THAT WHICH I SHOULD HAVE DONE I DID NOT DO
"already i missed not working and felt the death loneliness that comes at the end of everyday that is wasted in your life..."
that's hemingway. something i transcribed onto a scrap of paper years ago--a scrap that always turns up--and almost always turns up true.
what we have/had here in anchorage, alaska was/is a very very very snowy weekend without kids. still, to figure out from where to work--what a difficult thing. i wanted to write a bauhaus poem, but i did not. i wanted to write an adding machine. i wanted to flip a lightswitch. i wanted to write a poem in my winter coat after several years away. what i did do was re-paint an old dresser chanting about a thousand times: "take from the dresser of deal, the one lacking three glass knobs..." and listened to the new-ish will oldham and thought about how he and bill callahan sometimes say the plainest dumbest truest things (like american europeans!) which i squirm at and love, thinking, maybe i will NEVER say again. (my mouth was open, but i could not...)
now please go read something else. something good. as i was telling my girlfriend this weekend, the thing i love most about everyone and anyone i know is the hours they have spent alone reading. it's usually the sexiest thing about them.
or, at least, go listen to nick drake's dig, lazarus, dig!!!!-- track six, i think--"we call upon the author to explain". seems so blog (better than blog) to me. mr drake sings of berryman writing "like wet paper mache'" and going "the hemingway". it really is, weston, if not difficult, so what--brilliant, with "my friend doug" coming into the song thru a window and the "prolix, prolix, it's nothing a pair of scissors won't fix" coming round again and again, between great lengths of stanza.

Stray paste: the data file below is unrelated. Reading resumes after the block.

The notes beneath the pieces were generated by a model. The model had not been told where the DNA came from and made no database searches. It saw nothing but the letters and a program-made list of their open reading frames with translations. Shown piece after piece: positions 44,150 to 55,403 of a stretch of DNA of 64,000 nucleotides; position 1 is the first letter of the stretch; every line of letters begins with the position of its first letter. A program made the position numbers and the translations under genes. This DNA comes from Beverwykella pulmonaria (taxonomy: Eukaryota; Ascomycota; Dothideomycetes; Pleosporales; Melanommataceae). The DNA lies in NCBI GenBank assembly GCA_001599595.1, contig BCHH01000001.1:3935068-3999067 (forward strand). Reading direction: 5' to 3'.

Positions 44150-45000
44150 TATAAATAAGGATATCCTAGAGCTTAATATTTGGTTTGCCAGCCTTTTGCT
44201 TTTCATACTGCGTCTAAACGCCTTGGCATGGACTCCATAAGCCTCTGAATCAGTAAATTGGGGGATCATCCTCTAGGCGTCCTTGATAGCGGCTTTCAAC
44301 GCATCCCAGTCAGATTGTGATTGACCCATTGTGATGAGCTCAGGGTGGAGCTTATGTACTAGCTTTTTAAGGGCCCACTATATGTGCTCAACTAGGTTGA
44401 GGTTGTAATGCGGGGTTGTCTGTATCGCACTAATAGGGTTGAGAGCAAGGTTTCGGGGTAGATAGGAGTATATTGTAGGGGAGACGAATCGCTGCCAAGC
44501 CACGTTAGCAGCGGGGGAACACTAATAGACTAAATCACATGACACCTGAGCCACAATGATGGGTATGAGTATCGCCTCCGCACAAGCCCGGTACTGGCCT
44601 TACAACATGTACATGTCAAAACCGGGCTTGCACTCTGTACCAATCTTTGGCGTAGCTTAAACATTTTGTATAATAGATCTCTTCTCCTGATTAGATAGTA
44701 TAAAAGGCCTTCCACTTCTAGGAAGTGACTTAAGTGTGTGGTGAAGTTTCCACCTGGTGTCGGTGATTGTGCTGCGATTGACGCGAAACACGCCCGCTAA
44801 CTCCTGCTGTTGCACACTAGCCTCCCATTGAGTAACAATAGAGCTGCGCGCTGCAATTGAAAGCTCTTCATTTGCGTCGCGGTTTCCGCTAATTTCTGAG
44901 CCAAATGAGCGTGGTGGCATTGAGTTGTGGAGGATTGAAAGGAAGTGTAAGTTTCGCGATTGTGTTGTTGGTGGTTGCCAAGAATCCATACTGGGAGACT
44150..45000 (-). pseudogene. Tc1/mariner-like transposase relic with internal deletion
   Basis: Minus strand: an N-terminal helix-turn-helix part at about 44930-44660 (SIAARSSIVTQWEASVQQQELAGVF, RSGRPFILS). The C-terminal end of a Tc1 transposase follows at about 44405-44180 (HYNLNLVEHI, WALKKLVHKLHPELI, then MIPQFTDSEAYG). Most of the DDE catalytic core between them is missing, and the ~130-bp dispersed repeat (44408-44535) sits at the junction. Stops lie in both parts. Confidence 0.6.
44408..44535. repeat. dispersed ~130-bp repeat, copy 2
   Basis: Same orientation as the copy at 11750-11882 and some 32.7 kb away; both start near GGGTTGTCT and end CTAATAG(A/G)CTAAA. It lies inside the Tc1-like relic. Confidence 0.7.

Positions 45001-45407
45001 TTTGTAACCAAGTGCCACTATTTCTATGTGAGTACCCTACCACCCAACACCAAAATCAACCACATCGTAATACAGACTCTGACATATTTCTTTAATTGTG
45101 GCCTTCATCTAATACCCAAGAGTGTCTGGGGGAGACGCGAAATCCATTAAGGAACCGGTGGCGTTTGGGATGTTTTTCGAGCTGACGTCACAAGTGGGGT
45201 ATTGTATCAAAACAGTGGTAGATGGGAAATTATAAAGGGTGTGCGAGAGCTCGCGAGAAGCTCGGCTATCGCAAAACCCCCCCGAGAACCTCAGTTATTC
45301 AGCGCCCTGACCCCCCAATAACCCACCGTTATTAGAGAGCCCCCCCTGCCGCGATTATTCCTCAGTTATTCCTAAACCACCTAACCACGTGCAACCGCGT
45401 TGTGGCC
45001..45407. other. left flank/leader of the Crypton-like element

(weston's "sexy snarl" is my new favorite phrase.)
i/we all want both. the very very very difficult and the very very very graspable. that's why i love who i love. (that, and all the books they've read)
prolixity has never been my problem; that's why, becca, though i really prefer/aspire to the poetry of a tolstoy or a flaubert (whatever) more than that of a rilke or an elliot (yeah yeah), i'm still sitting here trying to write poems. my, um, individual talent is short-winded. i also, however, love heightened language. that desperation and that complexity, too. and even though i am/was very recently obsessed with philip roth, working in response to his work was/is very difficult (look at the sprinkling of the "difficult"!) for me: there is, at the level of language, letters!, very little histrionics or theatrics and i find that i miss them.
and/but, somehow, i don't want to think of the choice as between poetry and prose. i want to think more (way more) like ROBERT IRWIN who moved outside his preandproscribed canvas out of necessity. his focus just went past the corners. i don't want to craft jewels or even jewel boxes anymore. and i have already tried showing/shown my tools. now i guess i really am again asking: why build?
robert irwin sat there for a very long time.
that's why (i hope) i am NOT writing, mr. knott, not because there is anything lacking in the project/process of poetry for me--or it's paucity of prizers or prizes (i mean, really, who the fuck cares after a while?) i really (hope i) am WAITING for a new form.
(my daughter and i made that up this summer.)
now go out into that snowstorm.
A first-generation Ukrainian American, Olena Kalytiak Davis grew up in Detroit and was educated at Wayne State University, the University of Michigan Law School, and Vermont College. Davis’s poetry collections include And Her Soul Out of Nothing (1997), selected by Rita Dove for the Brittingham Prize in Poetry, and shattered...